The Priorities of Personal Finance: Are You Scrooge McDuck?

My long-term financial goals don’t have a single dollar sign in them: I want to have enough money that I can travel any time I choose, that I can afford to cut back on the number of hours I work every week, that I can take care of my family no matter what. There’s no way to put a price tag on any of those goals…I may not know when I reach some of them. Despite the open-ended nature of my goals, however, I think that putting a face value on personal finance goals can be dangerous.

Money for the Sake of Money

On the broadest level, money is absolutely worthless. What are you going to do with a piece of paper that someone’s already printed on? With coins, at least, you can get a little use — need a paper weight? The only value a dollar or a pound or a peso actually has is what we can trade it for. Money is, at best, a place holder.

That fact has amazed me for most of my life. When I was four, it sunk in that I could give someone a simple piece of paper and they’d give me something I actually wanted. It took a little trial and error to figure out that it had to be a specific type of paper, but the realization was still pretty earth-shattering. You don’t even want to know what happened when I figured out checks and credit cards.

But all of this means that just trying to amass a big pile of dollars isn’t exactly practical unless you’re Scrooge McDuck. Since most of us don’t use our money vaults as auxiliary swimming pools, making your personal finance priorities based on what your money can actually do for you just seems like a practical option. You may just avoid some of Scrooge’s problems along the way.

When is Enough Enough?

Scrooge McDuck has to keep earning money, but not so that he can reach a goal — instead, the problem is that Scrooge can never be content with what he already has, despite being the richest duck in the world. Scrooge has even been known to get sick (in the comic books) when he’s not out making money. Even worse, his obsession has turned him into the ultimate tightwad and given him a nasty temper. All of this makes for a good comic book or cartoon show, but in real life, only caring about watching the numbers tick ever higher doesn’t make for a happy life.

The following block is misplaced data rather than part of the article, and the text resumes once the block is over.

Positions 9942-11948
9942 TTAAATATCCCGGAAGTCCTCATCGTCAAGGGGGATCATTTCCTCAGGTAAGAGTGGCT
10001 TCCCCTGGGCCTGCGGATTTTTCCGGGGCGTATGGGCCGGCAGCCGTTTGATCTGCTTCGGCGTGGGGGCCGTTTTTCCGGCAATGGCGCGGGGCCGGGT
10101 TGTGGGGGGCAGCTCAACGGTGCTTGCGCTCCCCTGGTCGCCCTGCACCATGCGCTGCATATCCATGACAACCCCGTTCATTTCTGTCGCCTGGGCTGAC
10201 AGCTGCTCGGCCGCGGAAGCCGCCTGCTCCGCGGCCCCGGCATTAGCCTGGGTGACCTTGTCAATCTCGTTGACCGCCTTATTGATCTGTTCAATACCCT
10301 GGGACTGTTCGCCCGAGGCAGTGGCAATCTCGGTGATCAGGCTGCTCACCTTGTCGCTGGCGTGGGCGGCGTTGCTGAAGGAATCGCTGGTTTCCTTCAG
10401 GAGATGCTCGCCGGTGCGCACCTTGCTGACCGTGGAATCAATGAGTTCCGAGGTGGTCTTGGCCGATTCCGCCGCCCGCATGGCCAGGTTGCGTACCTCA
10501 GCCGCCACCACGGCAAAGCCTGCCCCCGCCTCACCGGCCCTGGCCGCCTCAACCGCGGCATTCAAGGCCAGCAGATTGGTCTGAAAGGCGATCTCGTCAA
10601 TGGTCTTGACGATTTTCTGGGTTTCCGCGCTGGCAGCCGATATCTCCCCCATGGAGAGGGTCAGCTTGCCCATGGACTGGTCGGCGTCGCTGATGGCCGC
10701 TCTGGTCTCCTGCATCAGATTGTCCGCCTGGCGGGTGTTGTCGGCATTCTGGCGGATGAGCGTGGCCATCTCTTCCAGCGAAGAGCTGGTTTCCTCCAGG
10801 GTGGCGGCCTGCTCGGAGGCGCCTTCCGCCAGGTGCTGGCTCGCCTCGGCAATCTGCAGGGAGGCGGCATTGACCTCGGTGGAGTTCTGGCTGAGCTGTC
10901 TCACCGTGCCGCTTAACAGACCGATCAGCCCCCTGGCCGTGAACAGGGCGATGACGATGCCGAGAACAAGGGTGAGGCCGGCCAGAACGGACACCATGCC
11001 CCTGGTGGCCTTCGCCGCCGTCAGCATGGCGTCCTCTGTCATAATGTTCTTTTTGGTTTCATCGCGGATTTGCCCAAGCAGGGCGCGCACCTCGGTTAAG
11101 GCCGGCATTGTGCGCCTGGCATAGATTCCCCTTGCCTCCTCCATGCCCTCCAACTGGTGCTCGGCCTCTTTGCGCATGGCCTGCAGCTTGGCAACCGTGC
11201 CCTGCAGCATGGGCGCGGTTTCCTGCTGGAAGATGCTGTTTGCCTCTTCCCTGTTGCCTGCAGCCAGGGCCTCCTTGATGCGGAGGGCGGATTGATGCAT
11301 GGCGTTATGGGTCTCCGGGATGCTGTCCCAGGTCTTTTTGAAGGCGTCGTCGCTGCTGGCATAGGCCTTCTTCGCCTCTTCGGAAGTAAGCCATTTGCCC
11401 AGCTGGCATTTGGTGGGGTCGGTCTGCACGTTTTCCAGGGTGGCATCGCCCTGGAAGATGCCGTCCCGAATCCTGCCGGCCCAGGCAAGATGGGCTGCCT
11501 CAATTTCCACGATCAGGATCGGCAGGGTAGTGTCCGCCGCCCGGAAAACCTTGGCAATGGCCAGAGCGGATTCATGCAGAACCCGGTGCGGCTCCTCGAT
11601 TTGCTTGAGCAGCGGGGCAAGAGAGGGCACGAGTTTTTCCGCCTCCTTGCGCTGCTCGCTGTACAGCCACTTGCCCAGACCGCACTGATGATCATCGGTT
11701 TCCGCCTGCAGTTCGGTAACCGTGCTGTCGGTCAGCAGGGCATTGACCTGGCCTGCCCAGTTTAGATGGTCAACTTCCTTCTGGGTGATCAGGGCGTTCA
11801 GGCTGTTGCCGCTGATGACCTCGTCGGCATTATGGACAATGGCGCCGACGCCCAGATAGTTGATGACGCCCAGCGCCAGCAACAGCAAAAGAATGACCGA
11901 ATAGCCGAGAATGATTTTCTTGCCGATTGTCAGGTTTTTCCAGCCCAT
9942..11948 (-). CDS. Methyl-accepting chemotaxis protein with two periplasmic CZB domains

Recognizing when we have enough isn’t that much easier for us than it is for Scrooge, but setting our own priorities can help with the process. Sure, on any given day, I’d like to go out and earn more money. But my priorities are not that simple. I value time spent with my friends and family higher than just making more money for money’s sake. I value doing the things I enjoy, from traveling to cooking to reading. I even value my sleep pretty highly. Sure, many of my goals involve having money — spending time with the family sucks if you don’t have food or electricity or anything else you need. But it also mitigates that need to make money to the exclusion of everything else.

Stepping Back from Scrooge McDuck

If we want to separate ourselves from the Scrooge McDuck mindset, the secret seems to be to focus on the benefits of money, rather than the money itself. For many personal finance gurus, finding motivation to save money is a matter of reminding yourself of financial plans that are more important (like saving for a child’s college education). It’s a matter of finding the balance between earning enough to make sure your priorities are doable and still spending time on those things that make your life good.

Image by Flickr user Loren Javier

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